Today, insecticides used for the treatment of head lice include organochlorines (lindane), organophosphates (malathion), carbamates (carbaryl), pyrethrins (pyrethrum), and pyrethroids (permethrin, phenothrin, bio-allethrin).
Pediculicides may rapidly lose their efficacy because of the development of resistance. Resistance of head lice to insecticides such as lindane, malathion, phenothrin and permethrin has been reported.
Ivermectin (which can be given orally) has been shown to reduce levels of louse infestation. Originally approved for onchocerciasis and strongyloidiasis, Ivermectin is now approved by the FDA for pediculosis.
Natural products tested clinically and found to be safe and effective could be very important in the control of head lice, as the complexity of the active ingredients may prevent the rapid development of resistance.  They are more acceptable to some parents who are concerned with the use of chemical pediculicides. Several plant products such as aniseed, citronella, coconut, neem and tea tree oils offer promise for new compounds to treat head lice infestation. However, the number of clinical studies is very limited, and most have methodological problems such as lack of a comparison group. Plain vaseline also works and is non-harmful, though messy: like all animals, lice need to breathe, and smothering hair with vaseline or other oily/fatty substances (like the aforementioned plant oils) for several hours will asphyxiate them. Removing the oily substance itself can be somewhat difficult; in such a case a highly-foaming soap will be needed. Vinegar is also effective and safe in the treatment of pediculosis. Hair is drenched in warm vinegar, and then a shower cap is put on in order to suffocate adult lice and erode egg walls (rendering them unviable). The cap should be worn overnight or at least for six hours.
Certain proteases can have insecticidal effects. This process works through using naturally occurring enzymes similar to those within the insects themselves. These proteolytic enzymes cause the insect to hatch and molt prematurely, destroying the creature's exoskeleton. These enzymes are similar to those found in meat tenderizers and digestive aids. The benefits of this type of treatment is that the lice do not develop resistance and these products are less toxic.
Dimethicone is a silicone oil, which coats and smothers the lice causing their death either by suffocation or dehydration. Most dimethicone lotions do not kill nits because the nits have only one breathing orifice, the operculum, so the dimethicone has less access there.
Therefore, most treatments should be repeated after 7–10 days to kill any lice that hatch from the eggs or to treat reinfection by family members or class mates . Combination lotions and foams exist (Silcap, manufactured by Oystershell NV) that have an immediate effect on nits (15 min, 96% mortality) by combining the rather viscous dimethicone with penetrating excipients that increase the delivery through the abdominal spiracles of adults and the operculum of the nits. However, "Silcap is not yet available in the US. Import and distribution is still waiting for final FDA approval."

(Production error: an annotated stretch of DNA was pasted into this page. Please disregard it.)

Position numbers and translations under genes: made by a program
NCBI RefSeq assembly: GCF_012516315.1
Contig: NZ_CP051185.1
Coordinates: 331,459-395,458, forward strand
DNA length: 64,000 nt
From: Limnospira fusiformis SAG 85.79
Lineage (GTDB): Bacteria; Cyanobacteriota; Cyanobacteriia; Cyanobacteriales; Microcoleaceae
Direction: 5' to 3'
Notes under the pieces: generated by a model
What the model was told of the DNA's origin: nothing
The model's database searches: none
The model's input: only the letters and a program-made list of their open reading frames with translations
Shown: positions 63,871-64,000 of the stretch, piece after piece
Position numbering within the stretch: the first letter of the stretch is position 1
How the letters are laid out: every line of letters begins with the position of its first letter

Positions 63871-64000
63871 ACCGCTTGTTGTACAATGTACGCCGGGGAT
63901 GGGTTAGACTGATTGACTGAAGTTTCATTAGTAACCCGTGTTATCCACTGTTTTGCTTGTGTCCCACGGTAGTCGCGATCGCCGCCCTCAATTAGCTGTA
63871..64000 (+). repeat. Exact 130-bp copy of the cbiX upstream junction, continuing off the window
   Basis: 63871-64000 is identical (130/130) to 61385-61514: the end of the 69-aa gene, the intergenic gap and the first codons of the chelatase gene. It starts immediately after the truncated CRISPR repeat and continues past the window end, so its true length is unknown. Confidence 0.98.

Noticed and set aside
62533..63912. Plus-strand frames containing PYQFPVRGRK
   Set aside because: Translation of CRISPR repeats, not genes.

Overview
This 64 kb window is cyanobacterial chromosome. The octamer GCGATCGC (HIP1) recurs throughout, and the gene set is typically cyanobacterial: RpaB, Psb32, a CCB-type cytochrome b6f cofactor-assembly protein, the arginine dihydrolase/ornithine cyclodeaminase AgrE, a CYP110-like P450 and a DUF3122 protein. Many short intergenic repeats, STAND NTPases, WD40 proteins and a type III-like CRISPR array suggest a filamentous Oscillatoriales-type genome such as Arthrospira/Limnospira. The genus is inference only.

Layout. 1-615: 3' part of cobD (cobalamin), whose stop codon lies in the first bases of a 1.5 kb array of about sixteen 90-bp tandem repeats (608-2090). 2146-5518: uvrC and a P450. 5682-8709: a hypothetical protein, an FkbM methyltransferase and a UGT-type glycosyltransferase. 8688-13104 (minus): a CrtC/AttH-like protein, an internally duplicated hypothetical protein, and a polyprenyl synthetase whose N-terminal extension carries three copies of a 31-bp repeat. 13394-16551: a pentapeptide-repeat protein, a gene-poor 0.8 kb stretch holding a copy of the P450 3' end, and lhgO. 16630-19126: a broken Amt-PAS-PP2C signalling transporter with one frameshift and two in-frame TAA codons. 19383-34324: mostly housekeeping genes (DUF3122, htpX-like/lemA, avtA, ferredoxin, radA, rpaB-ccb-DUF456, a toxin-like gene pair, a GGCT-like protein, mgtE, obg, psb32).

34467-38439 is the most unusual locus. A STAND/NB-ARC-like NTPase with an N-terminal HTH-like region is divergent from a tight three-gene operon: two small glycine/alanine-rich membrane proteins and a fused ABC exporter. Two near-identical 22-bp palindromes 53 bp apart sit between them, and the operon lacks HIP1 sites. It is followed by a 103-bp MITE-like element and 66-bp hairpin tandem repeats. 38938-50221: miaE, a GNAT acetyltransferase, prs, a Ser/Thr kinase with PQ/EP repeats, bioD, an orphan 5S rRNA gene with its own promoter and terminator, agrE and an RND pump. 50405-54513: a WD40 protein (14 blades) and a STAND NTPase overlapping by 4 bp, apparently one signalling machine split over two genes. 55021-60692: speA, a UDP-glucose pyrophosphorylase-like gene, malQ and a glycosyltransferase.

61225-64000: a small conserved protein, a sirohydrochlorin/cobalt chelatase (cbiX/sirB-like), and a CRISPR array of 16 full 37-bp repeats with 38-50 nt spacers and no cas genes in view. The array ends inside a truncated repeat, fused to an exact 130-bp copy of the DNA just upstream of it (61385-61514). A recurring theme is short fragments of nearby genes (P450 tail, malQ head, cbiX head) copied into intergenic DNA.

The use of kerosene or gasoline for prevention or treatment of lice is dangerous due to the inherent fire hazard. Since 1989, there have been at least nine cases of children being severely burned during such attempts. These cases apparently occurred because, contrary to popular belief, it is the fumes of the gasoline, rather than the liquid itself, that are flammable. These fumes can ignite due to the presence of even a small spark or open flame - such as those caused by electrical appliances, cigarette lighters, or pilot lights in stoves and water heaters. The use of gasoline to treat lice also carries a high risk of dermatitis (i.e. irritation of the scalp).
Common rubbing alcohol, when applied to the head, has been known to kill both the adult lice and the eggs. Ethanol (ethyl alcohol, common alcohol) is toxic to arthropods including lice and an external application of it is harmless to humans. Alcohol can be used as a remedy for pediculosis either by using a fine comb and dipping it in alcohol before combing, which is simply a way to increase the effectiveness of combing by increasing the chances of killing any lice that the comb misses, or by soaking the head in a large quantity of alcohol and leaving it for one second, or a mixture of ethanol and the everyday hair conditioner can be made. Alcohol use, however, implies certain risks: the scalp can suffer irritations, for example, or it could get into the eyes and cause severe pain and discomfort, or it can be toxic to death if consumed.
A number of promising compounds are currently in development for the treatment of head lice. Approval of any of these products may make it much easier to treat head lice in the future.
- Summers Laboratories is developing a benzyl alcohol-based treatment that kills by asphyxiation (Summer's Non-pesticide Lice Asphyxiator). This product is a water-soluble gel similar in consistency to a hair conditioner. It consists of a mixture of dermatological and cosmetic ingredients. The active ingredient is benzyl alcohol. The product was acquired by Sciele Pharma for distribution in the United States, Canada, and Mexico. The product was recently approved by the FDA and is being marketed under the brand name Ulesfia.
- ParaPRO is developing a crème rinse containing a novel biologically derived pesticide, Spinosad. The product, tentatively branded NatrOVA, is currently being tested in FDA approved clinical trials.
- Amy J. McMichael; Maria K. Hordinsky (2008). Hair and Scalp Diseases: Medical, Surgical, and Cosmetic Treatments. Informa Health Care. pp. 289–. ISBN 978-1-57444-822-1. Retrieved 27 April 2010.
- Roberts, RJ; Casey D; Morgan DA; Petrovic M (12 August 2000). "Comparison of Wet Combing With Malathion for Treatment of Head Lice in the UK: A Pragmatic Randomised Controlled Trial" (abstract). The Lancet (Amsterdam: Elsevier) 356 (9229): 540–544. doi:10.1016/S0140-6736(00)02578-2. Retrieved 2008-01-03.
- Mumcuoglu, KY; Miller, J. (1991). "The Efficacy of Pediculicides in Israel". Israel Journal of Medical Sciences (Jerusalem: Weizmann Science Press) 27 (10): 562–565.